On March 31, the Hungarian parliament voted to grant extraordinary emergency powers to its government, enabling the Orbán administration to rule by decree, and to jail anyone accused of distorting the truth for up to five years. The law passed without a sunset clause — it will remain in effect until the end of the pandemic, which will be up to the government to decide. With this, Hungary became the first country where a government used the pandemic as an excuse to infinitely expand its powers. The specifics of how these powers are used are important, because Hungary has been a testing lab for post-truth authoritarian regimes for years. Here is a review of what happened since then.
Orbán did not turn off democracy in Hungary, because there was no democracy.
In the ensuing days, the world declared the end of democracy in Hungary. The Washington Post announced that Coronavirus had killed its first democracy. The Guardian condemned the law in an editorial and called it a power grab. In reality, the Orbán government didn’t just flip a switch to turn off democracy in Hungary, because there was no democracy. They just dropped the facade and let the world in on this secret. The government didn’t assume new powers, because they didn’t really need them.
So why pass the law at all? Most likely, some items on Orbán’s agenda were too important to be stalled by a democratic charade. Parliamentary debate was a bottleneck in the way of Fidesz’s policy making. In the early days of the pandemic, there was also a risk of interruption in the parliament’s ability to function. The Enabling Act allowed the Orbán regime to upgrade to a leaner way of authoritarianism, to be more efficient in their rule making — to scale their operations. In the face of mounting criticism, that is what the government’s spokesperson argued too: there was a health crisis going on, after all, and the government needed to rule more efficiently.
One question remained: what was Orbán going to do with this newfound efficiency? Independent media was buried long ago by an avalanche of propaganda; civil society silenced; the judicial system decapitated; arts and education starved and submitted to Fidesz control. What was next on the agenda that needed to be fast tracked? We didn’t have to wait long to find out.
In quick succession, a series of policies were passed, most of them with no connection to the pandemic.
- The government seized control of a publicly traded company, a move reminiscent of Communist times. Asserting that the cardboard factory was of strategic importance in the fight against the virus, the government put a state representative in charge, and entrusted her to make decisions for the CEO. Of course, her first action was to replace the CEO, together with the entire leadership team and board, as well as the accountant. Accountant-less, the company missed an important filing deadline, prompting the National Bank to suspend the firm in the Budapest Stock Exchange. The company’s activities include the manufacturing and decorating of cardboard boxes, in no way an essential or life saving activity, and at no risk of interruption, as reported by index. Earlier in March the government’s new coronavirus task force compiled a list of 140 companies of critical national interest in the fight against the pandemic, but to date the cardboard factory remains the only one where they assumed control.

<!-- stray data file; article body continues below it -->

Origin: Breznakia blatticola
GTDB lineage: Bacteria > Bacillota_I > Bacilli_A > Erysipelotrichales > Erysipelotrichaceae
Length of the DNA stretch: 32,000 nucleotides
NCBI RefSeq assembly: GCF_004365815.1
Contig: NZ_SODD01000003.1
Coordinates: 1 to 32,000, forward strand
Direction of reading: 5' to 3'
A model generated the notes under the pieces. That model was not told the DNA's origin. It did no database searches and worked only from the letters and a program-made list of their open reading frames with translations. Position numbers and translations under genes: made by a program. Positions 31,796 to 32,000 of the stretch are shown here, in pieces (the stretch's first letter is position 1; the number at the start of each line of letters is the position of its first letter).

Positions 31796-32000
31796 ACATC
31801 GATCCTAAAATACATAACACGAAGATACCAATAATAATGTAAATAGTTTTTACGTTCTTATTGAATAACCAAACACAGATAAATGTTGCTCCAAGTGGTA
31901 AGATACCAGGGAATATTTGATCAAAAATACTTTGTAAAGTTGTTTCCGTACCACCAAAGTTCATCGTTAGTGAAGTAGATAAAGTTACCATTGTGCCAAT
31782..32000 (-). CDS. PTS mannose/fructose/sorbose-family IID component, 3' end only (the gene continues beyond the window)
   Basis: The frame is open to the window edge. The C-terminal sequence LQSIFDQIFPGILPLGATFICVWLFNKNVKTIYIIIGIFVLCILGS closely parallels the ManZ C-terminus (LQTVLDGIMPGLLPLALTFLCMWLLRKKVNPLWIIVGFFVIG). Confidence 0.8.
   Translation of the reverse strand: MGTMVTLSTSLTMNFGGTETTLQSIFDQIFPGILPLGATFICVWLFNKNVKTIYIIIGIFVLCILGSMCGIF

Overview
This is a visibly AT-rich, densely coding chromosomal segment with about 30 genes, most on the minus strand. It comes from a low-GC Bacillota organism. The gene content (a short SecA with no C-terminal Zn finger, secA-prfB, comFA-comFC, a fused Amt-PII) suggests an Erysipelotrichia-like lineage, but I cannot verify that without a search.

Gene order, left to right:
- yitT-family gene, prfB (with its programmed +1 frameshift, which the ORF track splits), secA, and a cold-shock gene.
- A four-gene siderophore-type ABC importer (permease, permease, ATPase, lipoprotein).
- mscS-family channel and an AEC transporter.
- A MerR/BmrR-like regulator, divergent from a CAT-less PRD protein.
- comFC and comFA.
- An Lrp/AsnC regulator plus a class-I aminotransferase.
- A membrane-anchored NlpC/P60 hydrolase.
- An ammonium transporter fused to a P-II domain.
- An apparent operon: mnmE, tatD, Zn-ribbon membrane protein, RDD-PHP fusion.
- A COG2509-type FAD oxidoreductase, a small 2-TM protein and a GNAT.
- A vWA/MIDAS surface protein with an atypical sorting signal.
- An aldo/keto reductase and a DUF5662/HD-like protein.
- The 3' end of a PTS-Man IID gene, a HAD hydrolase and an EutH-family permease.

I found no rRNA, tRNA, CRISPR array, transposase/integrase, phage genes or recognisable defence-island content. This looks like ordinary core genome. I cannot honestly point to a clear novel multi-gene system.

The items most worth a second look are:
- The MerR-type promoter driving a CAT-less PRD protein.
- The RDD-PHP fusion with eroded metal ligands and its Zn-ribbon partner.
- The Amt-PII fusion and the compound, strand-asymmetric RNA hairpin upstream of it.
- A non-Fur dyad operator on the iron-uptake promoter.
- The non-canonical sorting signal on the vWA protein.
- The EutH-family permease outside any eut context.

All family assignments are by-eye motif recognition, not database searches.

- The government moved a Samsung factory out of a small town’s jurisdiction with a decree introducing a Special Economic Zone in the area. Now, the Fidesz-led county will be collecting Samsung’s commercial taxes, leaving Göd, a small town by the Danube, without 20 percent of its projected revenues for this year according to the mayor, “to protect jobs where massive job loss is at stake”. The implication seems to be that counties (all of them under Fidesz rule right now) are somehow inherently better at protecting jobs than towns (many of who voted for the opposition in the last municipal elections). The fact that 250 Korean technicians were flown to Hungary against the government’s own travel ban and ongoing anti-migrant campaign suggests that at least 250 of these jobs are not locally staffed, nor permanent.
- The government classified information about the largest infrastructure project in the history of Hungary, a Chinese-Hungarian partnership to renovate the Budapest-Belgrade railway route. The contract is valued between 2 and 3 billion USD, about 2 percent of the Hungarian GDP — twice as much as what the government spent on actual economic relief in the pandemic. The stated reason to classify the details of the contract: it is an infrastructure project of overriding national importance. The connection to the pandemic is supposed to be that “a recession should be an argument in favor of pushing forward with the plans, not against”.